Snake Eyes, also known as Snake Eyes: G.I. Joe Origins, is at constant war with itself, particularly over whether or not it wants to go full tilt into that clumsier, bulkier title connecting it to Paramount’s reboot of the G.I. Joe franchise, which fizzled out after just two tries, both of them colorful and surprisingly engaging for what they are, but ultimately too forgettable for audiences to collect ’em all.
So the mission briefing for Snake Eyes makes perfect sense on paper, as director Robert Schwentke and screenwriter Evan Spiliotopoulos choose to lean in on the backstory of fan-favorite ninja, Snake Eyes, whose ongoing rivalry with Storm Shadow in the last two movies certainly added some amusing, intense, yin-yang battles with all the swordplay and hammy dialogue fans of the toys probably played out themselves for years when they were kids (right?)
But this approach is where Snake Eyes sneaks into some dangerous territory. The long-running appeal of the character has been his mysterious, silent persona—he’s the resident badass who pops in whenever the plot of these movies needs saving. The character of Black Noir in Amazon’s The Boys has added some much-needed subversion to that character trope pretty recently, but that’s not to say fans won’t still crave a version of that character being front and center. But for this “origins” movie, Spiliotopoulos decides to redirect what people like about Snake Eyes to something genuinely new, so motorcycle mileage will certainly vary.
Casting-wise, Snake Eyes hits the target with Henry Golding (Crazy Rich Asians), who clearly wants to rebrand himself from romantic comedy darling to roguish antihero. In Snake Eyes, it’s not always clear if the “hero” part ever really materializes.
Given a tragic cold open propelling him to a vengeance-consumed present as a talented brawler who falls in with the Yakuza, then later a shadow clan of ninjas at war with said Yakuza, Golding plays charmingly distant and aloof like no other, complemented by strong supporting performances from Andrew Koji, who plays the shadow clan’s leader-in-training, and Haruka Abe as the clan’s security chief who challenges Snake Eyes to become the action figure he was always meant to be.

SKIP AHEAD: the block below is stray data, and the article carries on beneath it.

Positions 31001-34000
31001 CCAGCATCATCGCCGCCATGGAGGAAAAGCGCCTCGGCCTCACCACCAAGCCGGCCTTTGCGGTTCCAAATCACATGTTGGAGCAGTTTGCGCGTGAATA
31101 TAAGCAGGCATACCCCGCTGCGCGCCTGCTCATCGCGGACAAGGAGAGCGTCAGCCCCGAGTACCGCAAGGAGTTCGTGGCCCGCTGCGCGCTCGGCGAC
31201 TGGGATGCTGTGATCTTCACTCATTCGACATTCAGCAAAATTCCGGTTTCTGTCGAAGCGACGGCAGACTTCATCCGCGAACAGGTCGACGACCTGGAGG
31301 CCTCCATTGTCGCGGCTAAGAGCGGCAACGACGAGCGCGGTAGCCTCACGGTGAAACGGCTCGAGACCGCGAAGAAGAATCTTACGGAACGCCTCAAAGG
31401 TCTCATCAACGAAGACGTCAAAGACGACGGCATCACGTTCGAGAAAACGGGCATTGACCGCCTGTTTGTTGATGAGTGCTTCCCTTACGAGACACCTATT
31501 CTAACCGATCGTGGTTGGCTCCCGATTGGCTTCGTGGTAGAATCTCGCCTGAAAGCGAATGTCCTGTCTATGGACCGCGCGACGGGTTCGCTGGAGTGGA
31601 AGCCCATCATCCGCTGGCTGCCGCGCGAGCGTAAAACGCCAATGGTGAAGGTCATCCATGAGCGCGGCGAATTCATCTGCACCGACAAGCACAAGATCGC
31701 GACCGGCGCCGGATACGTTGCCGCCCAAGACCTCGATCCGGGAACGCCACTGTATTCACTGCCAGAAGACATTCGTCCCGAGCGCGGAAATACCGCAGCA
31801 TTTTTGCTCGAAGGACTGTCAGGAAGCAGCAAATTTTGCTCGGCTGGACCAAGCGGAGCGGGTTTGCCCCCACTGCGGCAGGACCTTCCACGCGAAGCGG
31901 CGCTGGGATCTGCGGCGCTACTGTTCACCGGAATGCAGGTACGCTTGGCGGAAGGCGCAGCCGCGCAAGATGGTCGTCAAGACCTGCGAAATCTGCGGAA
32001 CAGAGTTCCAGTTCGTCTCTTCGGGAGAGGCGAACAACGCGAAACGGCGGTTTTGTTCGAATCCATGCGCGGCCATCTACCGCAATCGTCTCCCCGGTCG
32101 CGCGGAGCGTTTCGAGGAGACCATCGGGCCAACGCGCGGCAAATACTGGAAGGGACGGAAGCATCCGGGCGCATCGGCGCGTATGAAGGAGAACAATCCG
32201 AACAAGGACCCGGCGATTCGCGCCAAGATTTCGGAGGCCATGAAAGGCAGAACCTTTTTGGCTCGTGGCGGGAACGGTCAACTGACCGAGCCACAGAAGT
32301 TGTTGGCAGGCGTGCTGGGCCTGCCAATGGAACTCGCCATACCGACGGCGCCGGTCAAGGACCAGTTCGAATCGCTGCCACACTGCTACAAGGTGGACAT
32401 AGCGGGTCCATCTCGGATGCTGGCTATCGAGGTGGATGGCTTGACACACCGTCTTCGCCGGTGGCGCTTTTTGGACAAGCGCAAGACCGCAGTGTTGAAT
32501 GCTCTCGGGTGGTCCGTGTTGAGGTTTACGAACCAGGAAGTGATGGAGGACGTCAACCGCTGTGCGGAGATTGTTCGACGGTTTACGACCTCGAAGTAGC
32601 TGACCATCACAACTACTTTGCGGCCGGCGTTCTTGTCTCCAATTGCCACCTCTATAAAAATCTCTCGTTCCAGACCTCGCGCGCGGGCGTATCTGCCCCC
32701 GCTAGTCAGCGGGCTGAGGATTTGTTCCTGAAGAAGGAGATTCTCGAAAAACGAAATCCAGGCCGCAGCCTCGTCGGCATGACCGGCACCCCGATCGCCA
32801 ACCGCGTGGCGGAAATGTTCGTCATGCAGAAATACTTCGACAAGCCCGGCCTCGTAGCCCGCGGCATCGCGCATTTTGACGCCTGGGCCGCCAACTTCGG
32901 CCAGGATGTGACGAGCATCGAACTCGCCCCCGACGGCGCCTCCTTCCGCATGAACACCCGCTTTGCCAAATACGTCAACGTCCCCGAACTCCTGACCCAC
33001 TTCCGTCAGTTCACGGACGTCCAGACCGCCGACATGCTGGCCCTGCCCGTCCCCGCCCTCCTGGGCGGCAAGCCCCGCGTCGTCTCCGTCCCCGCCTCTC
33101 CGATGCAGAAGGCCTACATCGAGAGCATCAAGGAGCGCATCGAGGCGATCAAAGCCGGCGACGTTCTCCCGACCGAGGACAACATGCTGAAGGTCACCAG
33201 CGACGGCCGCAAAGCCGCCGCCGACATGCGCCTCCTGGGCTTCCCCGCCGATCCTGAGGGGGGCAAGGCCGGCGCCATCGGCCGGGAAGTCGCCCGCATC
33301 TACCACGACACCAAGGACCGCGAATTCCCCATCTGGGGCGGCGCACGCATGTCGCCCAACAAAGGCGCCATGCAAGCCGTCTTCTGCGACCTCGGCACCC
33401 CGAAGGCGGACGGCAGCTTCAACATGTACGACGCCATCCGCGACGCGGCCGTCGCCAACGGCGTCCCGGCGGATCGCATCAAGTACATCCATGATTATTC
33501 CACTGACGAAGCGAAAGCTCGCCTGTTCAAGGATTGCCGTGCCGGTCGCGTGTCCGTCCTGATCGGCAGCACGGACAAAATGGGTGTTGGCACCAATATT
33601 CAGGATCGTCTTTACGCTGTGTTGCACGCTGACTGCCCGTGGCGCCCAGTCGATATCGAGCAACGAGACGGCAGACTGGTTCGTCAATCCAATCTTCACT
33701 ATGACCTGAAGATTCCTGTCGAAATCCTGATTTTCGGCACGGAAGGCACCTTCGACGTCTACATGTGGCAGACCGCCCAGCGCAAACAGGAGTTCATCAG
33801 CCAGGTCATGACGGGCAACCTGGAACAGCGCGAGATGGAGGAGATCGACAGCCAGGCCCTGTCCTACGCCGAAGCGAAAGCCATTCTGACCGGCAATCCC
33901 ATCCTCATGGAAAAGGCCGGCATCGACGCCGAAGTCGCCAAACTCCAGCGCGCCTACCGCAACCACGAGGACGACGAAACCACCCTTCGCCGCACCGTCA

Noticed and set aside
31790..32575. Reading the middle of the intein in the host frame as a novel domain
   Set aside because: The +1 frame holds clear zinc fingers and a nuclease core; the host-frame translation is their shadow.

This of course means that the origin of the character established in the first G.I. Joe has been fully excised, along with the troublesome implications of a white man appropriating stereotypical Asian ninjutsu and constantly getting the better of his Asian counterpart. Instead, Snake Eyes takes cues from, well, Crazy Rich Asians, by making this more about an Asian American thrust into a world he doesn’t fully understand, and most of his trials and tribulations throughout the journey involve personal growth and besting his demons, not necessarily other people.
It’s a surprisingly sharp and clever rewrite that makes the entire idea of reseting this character a positive step forward for what appears to be a new cinematic universe in the making, though it’s hard to imagine another Joe or Cobra character deserving an entire origin film to themselves. Even Snake Eyes has to occasionally share the screen a handful of times with Scarlett (Samara Weaving, once again emphasizing her iconography with a crossbow) and the typically wicked Baroness (Ursula Corberó). Still, it’s exciting to see an action blockbuster at this scale putting its chips on a mostly-Asian cast, even if it does mix in some odd clichés of both Eastern and Western cinema with screaming Yakuza henchman and bloodless, PG-13, gun-fu (imagine the Ronin scene in Avengers: Endgame, but for two, unironic hours).
On that note, the biggest downside of Snake Eyes is that the promise of a ninja action film dripping with all-out battles is undercut by some seriously flawed action choreography, uninspired stuntwork, and deliriously shaky camerawork, all patched together by desperate editing choices trying to hide where even the CGI has lost the plot. If the best thing you can say about a G.I. Joe movie—particularly one centered around Snake Eyes—is the drama and characterization, then clearly someone dropped the ball, here.
It’s easy to look condescendingly toward Schwentke’s history with the Divergent franchise, which didn’t even get to finish its theatrical story after two films and a glorified “Part 1” to its finale. But he also made Red, to be fair, an enjoyable, humbly-made action romp that stood out more for its characters than any particular set piece. If you’re willing to roll the dice on something like that, then Snake Eyes might actually win you over.
Snake Eyes hits theaters on July 23. Watch the full trailer here.
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